In its lonely effort to fight unemployment, the Fed recently announced that it would purchase more Treasury and corporate bonds, a policy called quantitative easing. It is the second time the Fed has announced it would do this, so the shorthand is QE II. This policy hurts small savers and retired people with modest savings. I discussed the impact on them here and here.

QE II hurts wealthy retirees and big savers too, by forcing them into riskier investments, some of which are certain to cause losses, and all of which reduce the feeling of security.

This group has most of the money. According to the Fed’s Survey of Consumer Finance, in 2007, people in the second decile (the top 80-90%) of income, had a mean wealth of $609,100, (table 4) and financial assets of $237,600 (table 6.07 Means). People in the top decile had mean wealth of $3,315,600 and financial assets of $1,368,000. Just guessing, I’d say that as a group, retirees skew towards the high side of the mean, especially in the first 10 years of retirement. Their portfolios aren’t limited to savings accounts and CDs.

Standard advice for retirees is to get out of the stock market and into fixed income securities, like taxable bonds and municipal bonds. The idea is that once you retire, you are dependent on income from your investments or from sale of investments. You can’t build wealth from work, so your risk tolerance is lower. If you have to sell stocks at a low ebb, you will lose money you can’t replace. If you can live on your Social Security plus the income from your portfolio, you will feel safer, and you will be able to leave something for your family.

If you took this advice 10 years ago and moved heavily into bond funds, you have a problem. As bonds mature, the funds will buy new bonds with lower yields. Many bonds have call features, which permit the corporation to call them at some point. With interest rates very low, companies can refinance their bonds at lower rates. These two factors lead to lower income now and in the future.

What are you going to do? The only place you can look is investments that carry more risk. In fact, Ben Bernanke, the Fed Chair, says if we push people into the stock market, stock prices will go up, people will feel wealthier and will spend more. Retirees have enough money that if they are forced into stocks, stock prices would go up. It sure seems like overt bubble blowing.

Rising stock prices might encourage some younger people to buy, but this is bad for retirees. They don’t need stuff, so they won’t buy more. They don’t want more risk, and for good reasons, they don’t trust the stock market. It’s certain that a significant number of retirees will make mistakes or get swindled trying to increase their investment income. These losses will be caused by QE II.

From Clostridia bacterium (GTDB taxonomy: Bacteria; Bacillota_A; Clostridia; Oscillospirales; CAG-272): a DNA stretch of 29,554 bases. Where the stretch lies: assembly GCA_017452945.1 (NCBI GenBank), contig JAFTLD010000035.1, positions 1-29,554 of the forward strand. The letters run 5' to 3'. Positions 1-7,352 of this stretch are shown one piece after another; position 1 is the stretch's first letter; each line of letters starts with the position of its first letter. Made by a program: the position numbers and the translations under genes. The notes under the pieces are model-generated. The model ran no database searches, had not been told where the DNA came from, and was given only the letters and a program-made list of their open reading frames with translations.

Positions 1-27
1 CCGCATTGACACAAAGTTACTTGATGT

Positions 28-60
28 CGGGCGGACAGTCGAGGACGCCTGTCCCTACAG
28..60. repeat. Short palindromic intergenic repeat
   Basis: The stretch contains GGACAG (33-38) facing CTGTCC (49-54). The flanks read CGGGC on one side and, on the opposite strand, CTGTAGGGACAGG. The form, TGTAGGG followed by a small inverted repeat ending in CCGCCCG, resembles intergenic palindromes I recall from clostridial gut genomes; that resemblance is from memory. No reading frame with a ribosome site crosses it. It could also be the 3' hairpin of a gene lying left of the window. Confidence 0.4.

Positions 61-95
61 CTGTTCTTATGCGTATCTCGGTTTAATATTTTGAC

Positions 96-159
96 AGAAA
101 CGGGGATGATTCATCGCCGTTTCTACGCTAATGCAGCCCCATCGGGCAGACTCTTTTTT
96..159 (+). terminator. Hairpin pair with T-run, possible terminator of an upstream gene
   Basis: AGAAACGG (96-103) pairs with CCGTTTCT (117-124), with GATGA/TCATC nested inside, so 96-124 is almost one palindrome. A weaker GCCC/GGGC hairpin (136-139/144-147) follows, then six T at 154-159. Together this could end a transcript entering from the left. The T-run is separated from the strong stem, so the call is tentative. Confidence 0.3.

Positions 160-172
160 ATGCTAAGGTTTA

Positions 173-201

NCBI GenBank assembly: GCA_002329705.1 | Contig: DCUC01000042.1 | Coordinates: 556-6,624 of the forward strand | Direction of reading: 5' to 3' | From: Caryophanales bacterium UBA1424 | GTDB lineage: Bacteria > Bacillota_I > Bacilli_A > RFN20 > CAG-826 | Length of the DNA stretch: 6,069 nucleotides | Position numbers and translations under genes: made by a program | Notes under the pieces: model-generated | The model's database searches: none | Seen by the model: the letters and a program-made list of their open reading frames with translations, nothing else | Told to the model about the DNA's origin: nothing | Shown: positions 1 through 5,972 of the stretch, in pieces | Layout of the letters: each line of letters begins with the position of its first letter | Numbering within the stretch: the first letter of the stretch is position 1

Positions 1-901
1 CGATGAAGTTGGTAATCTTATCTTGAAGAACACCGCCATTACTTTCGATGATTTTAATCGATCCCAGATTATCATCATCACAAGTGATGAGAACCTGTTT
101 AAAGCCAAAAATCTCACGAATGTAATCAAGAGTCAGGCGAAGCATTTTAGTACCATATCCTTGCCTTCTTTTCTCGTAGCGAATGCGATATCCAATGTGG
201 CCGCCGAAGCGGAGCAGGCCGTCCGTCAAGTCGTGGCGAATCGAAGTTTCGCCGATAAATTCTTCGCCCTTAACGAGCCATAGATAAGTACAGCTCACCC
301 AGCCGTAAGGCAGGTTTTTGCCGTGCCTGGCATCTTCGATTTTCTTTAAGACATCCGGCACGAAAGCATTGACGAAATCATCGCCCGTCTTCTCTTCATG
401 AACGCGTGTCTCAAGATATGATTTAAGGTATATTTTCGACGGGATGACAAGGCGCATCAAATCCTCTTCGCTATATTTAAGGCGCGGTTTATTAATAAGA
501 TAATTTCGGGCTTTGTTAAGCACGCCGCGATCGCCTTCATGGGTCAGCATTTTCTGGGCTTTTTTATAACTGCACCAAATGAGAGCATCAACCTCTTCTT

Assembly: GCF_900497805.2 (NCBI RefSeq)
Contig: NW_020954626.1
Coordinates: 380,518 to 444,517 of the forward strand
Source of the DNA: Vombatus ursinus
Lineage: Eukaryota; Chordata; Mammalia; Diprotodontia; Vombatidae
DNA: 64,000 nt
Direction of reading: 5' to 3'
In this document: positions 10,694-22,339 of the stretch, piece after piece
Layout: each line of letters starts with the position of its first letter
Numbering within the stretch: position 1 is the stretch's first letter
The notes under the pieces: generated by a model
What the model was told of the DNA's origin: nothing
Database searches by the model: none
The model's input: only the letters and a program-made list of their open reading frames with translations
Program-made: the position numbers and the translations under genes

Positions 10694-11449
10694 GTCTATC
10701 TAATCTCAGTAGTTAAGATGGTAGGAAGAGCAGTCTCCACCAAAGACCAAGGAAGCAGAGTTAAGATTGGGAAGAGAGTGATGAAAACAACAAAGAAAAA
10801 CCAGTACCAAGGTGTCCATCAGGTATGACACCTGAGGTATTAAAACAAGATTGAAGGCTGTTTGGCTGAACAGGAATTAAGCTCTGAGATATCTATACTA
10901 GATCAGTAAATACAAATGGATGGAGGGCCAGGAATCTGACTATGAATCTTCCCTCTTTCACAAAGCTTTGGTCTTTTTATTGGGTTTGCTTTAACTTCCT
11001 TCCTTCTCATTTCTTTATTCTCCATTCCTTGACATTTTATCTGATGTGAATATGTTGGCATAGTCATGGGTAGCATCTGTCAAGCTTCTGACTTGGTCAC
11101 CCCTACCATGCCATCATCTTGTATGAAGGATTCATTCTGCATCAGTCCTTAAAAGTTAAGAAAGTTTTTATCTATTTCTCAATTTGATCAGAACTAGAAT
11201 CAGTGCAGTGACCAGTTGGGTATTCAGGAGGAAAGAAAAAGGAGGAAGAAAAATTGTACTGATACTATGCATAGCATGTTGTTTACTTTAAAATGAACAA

There is widespread concern about whether QE II will work in our current situation, with low demand for credit by businesses and consumers. Michael Gerson, writing for the Washington Post, says that progressives think objections from conservatives are evidence of a conservative conspiracy to destroy the economy and President Obama’s reelection prospects. The column is a hack job, as my colleague Bill Egnor writes. Republicans are not interested in whether QE II will work. Their big concern is that it will debase the dollar. It’s hard to believe that they want to maintain the value of the dollar when other nations are ruthlessly propping up their currencies at the expense of US workers. Sovereign nations act in their interests with respect to their currencies, including most obviously China. Republicans argue that US decisions about its currency should be guided by what China might think, and they do it solely for political purposes.

Conservatives of both parties want us to adopt austerity policies, Herbert Hoover’s approach, now being followed by England and Ireland; and maybe we could reduce the minimum wage, like the Irish. They refuse to use fiscal policy, which would work, and would rebuild our infrastructure and prepare the nation for the future. Austerity won’t accomplish anything except preserve the privileges of wealth.

At least the Fed is trying to carry out its mandate under the Humphrey-Hawkins Full Employment Act and is trying to do something about employment. Let’s hope it works. When the likes of Savonarola Gerson propose policies that will help the millions of unemployed people, they can rejoin the Adult Conversation about the economy.